Appealing stormwater fees could be easier in Arundel

Thank you for supporting our journalism. This article is available exclusively for our subscribers, who help fund our work at The Baltimore Sun.

As Anne Arundel County officials begin spending money from new stormwater fees on environmental projects, they're hoping to make it easier for property owners to appeal the fees.

Since the fees were billed for the first time last summer, more than 300 property owners have appealed. More than one-third of appellants missed the Aug. 15 appeal deadline, but the Department of Public Works is reviewing their appeals anyway.


Chris Phipps, the county's director of public works, is seeking approval of a bill before the County Council that would legally allow this year's late appeals to be considered. He's also requesting a bill to change the appeal deadline to Sept. 30 in future years.

Both bills will be considered by the council in May.


With tax bills mailed out in July, property owners might not have been able to prepare their appeals by the Aug. 15 deadline, Phipps said.

"We quite frankly found it just wasn't enough time," Phipps told members of the council at a work session on Tuesday.

About 170,000 property owners were billed for stormwater fees — dubbed the "rain tax" by opponents — on their property tax bills for the first time last summer.

An annual fee of $34 to $170 is being phased in for residential homeowners. Commercial property owners pay a fee based on how much impervious surface they have on their property, such as parking lots, driveways and rooftops.

So far, 305 appeals have been filed, with 182 of them coming before the deadline and 123 filed after.

A total of 168 appeals have been granted, and 29 are under review.

The money from the stormwater fees, $13.2 million in the first year, is going to a variety of projects aimed at reducing pollution that flows from streams and creeks into the Chesapeake Bay, said Erik Michelsen, the new director of the stormwater program.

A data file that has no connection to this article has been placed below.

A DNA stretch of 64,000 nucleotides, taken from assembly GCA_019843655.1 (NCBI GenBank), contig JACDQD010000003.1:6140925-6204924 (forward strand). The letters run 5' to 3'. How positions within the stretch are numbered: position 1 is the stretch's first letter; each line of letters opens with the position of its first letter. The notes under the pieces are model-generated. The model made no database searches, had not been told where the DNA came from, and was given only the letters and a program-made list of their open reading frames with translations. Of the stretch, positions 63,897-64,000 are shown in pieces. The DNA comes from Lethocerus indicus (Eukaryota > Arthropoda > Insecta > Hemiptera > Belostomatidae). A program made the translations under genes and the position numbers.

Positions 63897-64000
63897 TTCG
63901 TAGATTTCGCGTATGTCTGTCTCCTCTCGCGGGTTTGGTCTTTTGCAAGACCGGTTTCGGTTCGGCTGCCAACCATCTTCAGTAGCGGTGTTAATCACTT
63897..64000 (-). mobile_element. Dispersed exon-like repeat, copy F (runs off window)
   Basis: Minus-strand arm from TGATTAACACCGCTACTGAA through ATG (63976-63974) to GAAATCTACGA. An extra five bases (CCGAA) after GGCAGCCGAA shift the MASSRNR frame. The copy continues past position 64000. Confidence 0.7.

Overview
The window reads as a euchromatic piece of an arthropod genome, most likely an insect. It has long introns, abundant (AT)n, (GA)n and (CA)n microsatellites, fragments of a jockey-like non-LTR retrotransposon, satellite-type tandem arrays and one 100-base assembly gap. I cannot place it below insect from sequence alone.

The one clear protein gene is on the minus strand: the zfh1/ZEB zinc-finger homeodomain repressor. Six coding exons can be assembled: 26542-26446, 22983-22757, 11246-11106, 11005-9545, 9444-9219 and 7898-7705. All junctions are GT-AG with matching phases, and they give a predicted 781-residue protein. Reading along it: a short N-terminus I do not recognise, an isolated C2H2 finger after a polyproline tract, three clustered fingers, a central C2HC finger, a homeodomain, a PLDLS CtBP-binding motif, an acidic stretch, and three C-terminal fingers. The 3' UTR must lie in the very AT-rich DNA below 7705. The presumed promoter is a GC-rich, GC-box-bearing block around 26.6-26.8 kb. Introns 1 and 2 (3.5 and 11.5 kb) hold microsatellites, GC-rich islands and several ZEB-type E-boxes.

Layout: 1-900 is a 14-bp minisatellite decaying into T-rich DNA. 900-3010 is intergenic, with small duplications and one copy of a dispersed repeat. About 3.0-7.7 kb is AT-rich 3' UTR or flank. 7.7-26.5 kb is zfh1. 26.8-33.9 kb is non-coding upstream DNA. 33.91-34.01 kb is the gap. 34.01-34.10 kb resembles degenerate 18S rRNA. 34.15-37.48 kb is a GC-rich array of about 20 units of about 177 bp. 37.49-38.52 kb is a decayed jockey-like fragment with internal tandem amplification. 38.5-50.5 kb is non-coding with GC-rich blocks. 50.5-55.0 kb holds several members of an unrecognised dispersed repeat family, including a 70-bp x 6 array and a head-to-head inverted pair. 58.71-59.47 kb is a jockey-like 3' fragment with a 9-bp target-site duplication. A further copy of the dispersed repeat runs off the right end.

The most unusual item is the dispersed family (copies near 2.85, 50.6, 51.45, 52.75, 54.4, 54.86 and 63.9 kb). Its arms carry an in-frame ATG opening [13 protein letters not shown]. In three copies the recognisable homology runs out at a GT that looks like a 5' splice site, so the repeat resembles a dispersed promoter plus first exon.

Anne Arundel County is on the hook to reduce pollution as part of the multistate Chesapeake Bay "pollution diet." The county also must follow a federal pollution permit that requires 20 percent of the county's untreated impervious surfaces — 5,000 acres — to be treated for stormwater runoff over the next five years, Michelsen told council members.


Over the last decade, the county has spent $5.8 million on examining the county's creeks and rivers to identify problem areas and how to solve them, Michelsen said.

The projects generally fall into three areas: turning old stormwater-holding ponds into wetlands, fixing pipes that dump stormwater into streams, and restoring damaged streams.

All three projects slow the flow of stormwater runoff, allowing pollutants such as sediments and harmful nutrients to be reduced naturally before the water ends up in rivers and the bay.

The pond projects are the cheapest and easiest to do, Michelsen said.

"We own much of the property. There aren't property acquisition issues, generally speaking. The permit issues are very small," Michelsen said. "We can get in and do this work."

Stream restorations are more expensive because they take longer to plan and are more complicated, Michelsen said.


The planned stormwater projects will involve the hiring of private contractors. The county held a meeting Tuesday to share information about future projects with potential contractors.

The projects are laid out in the county's long-term budget for capital projects and will be summarized in an annual report. They'll also be subject to review by the county's auditor.

"County residents should know there's an extreme level of accountability," said Councilman Chris Trumbauer, an Annapolis Democrat.